Besides going on my Antarctica trip in the first place, I think most people were surprised to hear that you could go camping in Antarctica! Antarctica camping is an add-on for most companies that is limited to a certain amount of people. I’ve written this article because I wanted to show you what it’s like to go camping and what to expect. As always, I tried to write the article that I would have liked to have read beforehand, so do let me know in the comments if I missed any of your questions about this exciting Antarctica camping experience!
Is Antarctica Camping Always Available?
At least on the cruises that I’ve seen, camping isn’t usually available in March because it starts to get too cold. However, you have to also be aware that even if you sign up to go camping on your Antarctica expedition, that you might not be able to go at all.
Something my expedition leaders told us is that you should always expect nothing and treasure everything. Your expedition team will always defer to your safety first, so even if you’ve scheduled to participate, if there isn’t a night suitable for it, then it won’t happen. They don’t even tell you which day it will happen, because honestly… they don’t know! It’s always weather permitting!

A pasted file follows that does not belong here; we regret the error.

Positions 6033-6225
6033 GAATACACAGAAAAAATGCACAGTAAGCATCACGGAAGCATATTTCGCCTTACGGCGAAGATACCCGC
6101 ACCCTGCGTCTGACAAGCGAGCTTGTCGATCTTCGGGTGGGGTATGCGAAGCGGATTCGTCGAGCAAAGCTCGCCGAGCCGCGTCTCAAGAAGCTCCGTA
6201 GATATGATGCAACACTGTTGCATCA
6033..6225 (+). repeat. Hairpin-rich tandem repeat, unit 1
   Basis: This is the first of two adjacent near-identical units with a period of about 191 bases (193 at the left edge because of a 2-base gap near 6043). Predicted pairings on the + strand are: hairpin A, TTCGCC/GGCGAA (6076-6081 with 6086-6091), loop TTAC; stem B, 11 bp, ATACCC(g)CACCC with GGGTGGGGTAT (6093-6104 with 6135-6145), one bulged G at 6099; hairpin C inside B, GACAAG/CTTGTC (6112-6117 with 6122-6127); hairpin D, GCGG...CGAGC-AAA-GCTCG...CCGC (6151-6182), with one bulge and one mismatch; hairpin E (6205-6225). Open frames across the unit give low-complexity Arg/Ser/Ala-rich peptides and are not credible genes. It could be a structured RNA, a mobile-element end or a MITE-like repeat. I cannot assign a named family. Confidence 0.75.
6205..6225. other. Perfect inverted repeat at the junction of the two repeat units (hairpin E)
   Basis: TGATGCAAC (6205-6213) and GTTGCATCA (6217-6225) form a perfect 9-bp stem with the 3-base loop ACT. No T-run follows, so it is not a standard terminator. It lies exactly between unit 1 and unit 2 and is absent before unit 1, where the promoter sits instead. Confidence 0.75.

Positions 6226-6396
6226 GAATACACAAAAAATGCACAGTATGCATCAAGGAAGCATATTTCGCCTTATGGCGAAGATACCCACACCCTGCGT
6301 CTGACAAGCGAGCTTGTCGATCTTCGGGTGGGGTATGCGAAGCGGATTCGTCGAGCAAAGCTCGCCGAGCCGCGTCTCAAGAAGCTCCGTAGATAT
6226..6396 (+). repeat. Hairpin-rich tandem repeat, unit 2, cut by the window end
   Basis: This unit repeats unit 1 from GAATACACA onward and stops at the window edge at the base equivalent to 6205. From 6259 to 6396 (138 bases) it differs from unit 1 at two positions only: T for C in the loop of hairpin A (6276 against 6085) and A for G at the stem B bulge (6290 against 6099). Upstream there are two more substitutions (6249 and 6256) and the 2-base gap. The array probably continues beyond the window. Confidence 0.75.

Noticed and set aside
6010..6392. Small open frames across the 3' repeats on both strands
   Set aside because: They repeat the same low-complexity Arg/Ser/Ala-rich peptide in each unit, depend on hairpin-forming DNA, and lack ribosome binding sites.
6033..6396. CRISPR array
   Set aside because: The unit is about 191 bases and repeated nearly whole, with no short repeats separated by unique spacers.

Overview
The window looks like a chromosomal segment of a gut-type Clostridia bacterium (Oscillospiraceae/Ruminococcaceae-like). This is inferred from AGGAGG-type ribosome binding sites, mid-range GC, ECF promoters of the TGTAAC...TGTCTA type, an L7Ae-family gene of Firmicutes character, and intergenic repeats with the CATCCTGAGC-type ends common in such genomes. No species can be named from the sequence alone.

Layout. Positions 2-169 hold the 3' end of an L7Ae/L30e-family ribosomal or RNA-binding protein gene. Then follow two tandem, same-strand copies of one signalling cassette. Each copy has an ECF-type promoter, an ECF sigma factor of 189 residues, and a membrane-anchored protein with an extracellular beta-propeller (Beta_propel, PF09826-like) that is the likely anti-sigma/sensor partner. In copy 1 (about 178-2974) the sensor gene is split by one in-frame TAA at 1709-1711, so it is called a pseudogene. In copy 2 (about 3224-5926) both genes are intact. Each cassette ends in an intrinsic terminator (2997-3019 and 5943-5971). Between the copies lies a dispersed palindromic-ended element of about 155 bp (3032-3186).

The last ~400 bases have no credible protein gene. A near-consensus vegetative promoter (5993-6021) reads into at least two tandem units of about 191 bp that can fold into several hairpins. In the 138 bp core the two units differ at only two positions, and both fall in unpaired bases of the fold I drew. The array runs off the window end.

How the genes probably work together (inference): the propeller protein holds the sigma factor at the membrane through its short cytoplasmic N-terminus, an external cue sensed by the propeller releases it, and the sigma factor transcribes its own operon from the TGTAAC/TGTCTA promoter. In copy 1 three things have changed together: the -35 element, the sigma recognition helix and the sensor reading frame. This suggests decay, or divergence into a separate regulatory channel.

Do You Need Special Gear to Go Camping in Antarctica?
Yes and no. You will, of course, need a tent and all the accouterments that come with it, however, that isn’t something that you need to bring yourself. The company that I went with provided us with several bags full of equipment.
We were given a tent with a corresponding fly along with all of the stakes and poles necessary to keep it down! Another bag also held some thermal pads to lay on top of to protect us from the cold snow beneath! And the last important piece of equipment was a cold-weather rated mummy sleeping bag. A mummy sleeping bag has a special part on top that also insulates your head. You don’t have to get as snuggled into it as my friend did, but here’s a picture of my tent partner completely snuggled up as a bug in a rug lol.
Who Sets Up the Tent?
With all of this extra gear, I’m sure you’re wondering who sets up the tent! For us, it was participation camping, and we all set up our own gear. We actually had a day on the ship where we were taught how to do it. We were even able to practice setting up the tent on board, so we felt very confident when it was our time to pitch our own.